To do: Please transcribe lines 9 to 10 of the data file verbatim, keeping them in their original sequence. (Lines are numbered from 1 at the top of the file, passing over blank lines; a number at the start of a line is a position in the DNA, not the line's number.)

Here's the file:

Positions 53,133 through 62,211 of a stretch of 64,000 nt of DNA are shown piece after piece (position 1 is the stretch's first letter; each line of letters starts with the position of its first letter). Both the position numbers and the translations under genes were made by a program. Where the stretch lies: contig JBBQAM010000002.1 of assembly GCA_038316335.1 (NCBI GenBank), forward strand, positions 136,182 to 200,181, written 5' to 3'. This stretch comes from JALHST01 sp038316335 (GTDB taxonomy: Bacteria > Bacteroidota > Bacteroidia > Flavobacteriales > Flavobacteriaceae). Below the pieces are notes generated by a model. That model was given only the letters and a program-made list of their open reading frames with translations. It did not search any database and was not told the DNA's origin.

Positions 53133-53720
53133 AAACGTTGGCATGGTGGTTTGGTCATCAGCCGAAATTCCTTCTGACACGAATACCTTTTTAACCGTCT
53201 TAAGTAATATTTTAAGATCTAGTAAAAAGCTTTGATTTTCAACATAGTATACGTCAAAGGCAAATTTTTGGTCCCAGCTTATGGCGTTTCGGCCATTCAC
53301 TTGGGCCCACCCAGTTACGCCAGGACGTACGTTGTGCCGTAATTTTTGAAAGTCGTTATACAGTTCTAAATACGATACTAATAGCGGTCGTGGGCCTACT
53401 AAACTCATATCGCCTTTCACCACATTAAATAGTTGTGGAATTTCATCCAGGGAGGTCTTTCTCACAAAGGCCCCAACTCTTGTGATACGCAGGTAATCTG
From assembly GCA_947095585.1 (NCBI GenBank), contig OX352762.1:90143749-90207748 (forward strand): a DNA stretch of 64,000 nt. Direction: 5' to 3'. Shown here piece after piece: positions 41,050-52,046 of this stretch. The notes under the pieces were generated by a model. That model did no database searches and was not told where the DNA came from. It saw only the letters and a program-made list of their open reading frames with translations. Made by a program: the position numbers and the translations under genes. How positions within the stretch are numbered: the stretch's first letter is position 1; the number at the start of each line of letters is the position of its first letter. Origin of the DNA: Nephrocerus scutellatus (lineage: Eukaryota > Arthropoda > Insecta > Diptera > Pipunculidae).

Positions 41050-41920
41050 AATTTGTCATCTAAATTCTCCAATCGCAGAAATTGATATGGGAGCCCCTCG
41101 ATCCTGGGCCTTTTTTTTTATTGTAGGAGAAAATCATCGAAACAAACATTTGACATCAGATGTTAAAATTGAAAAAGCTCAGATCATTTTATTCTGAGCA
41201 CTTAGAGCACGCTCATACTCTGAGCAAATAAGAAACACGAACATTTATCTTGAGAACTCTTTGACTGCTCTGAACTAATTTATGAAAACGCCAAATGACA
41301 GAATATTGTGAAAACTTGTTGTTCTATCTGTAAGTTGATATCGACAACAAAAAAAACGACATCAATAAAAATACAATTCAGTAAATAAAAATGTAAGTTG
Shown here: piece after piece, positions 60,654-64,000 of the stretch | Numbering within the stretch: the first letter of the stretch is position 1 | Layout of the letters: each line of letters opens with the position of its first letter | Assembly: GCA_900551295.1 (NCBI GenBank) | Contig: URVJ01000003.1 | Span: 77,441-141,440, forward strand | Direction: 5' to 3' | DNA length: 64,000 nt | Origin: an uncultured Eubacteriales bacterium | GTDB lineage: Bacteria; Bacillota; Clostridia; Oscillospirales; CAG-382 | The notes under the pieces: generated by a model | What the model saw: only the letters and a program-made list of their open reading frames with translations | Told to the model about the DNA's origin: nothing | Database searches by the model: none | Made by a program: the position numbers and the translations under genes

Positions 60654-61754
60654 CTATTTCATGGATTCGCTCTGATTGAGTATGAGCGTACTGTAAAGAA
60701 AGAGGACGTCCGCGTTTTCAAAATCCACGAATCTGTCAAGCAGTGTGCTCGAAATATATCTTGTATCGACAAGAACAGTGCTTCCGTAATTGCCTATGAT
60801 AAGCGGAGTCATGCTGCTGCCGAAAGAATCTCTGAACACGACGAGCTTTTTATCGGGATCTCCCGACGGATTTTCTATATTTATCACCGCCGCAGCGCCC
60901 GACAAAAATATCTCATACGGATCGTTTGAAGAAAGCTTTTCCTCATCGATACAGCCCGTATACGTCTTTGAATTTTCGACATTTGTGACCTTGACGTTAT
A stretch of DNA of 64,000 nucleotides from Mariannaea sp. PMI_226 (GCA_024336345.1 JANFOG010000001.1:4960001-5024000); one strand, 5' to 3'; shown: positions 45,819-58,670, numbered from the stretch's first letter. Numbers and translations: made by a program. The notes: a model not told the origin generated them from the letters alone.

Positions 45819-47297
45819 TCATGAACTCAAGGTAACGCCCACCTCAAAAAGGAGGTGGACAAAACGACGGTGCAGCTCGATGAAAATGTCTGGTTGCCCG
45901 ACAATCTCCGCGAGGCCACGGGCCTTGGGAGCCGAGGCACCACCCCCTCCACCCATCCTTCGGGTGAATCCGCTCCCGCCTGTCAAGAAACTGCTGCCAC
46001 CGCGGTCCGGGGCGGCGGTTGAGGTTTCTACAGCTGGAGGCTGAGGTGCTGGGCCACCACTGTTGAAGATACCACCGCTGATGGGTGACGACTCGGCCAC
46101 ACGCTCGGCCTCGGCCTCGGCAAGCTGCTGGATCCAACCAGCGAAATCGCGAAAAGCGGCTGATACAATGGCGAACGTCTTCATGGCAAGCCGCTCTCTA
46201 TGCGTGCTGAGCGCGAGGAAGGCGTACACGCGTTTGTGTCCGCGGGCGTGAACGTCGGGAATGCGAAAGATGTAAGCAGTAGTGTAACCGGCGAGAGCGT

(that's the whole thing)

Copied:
41050 AATTTGTCATCTAAATTCTCCAATCGCAGAAATTGATATGGGAGCCCCTCG
41101 ATCCTGGGCCTTTTTTTTTATTGTAGGAGAAAATCATCGAAACAAACATTTGACATCAGATGTTAAAATTGAAAAAGCTCAGATCATTTTATTCTGAGCA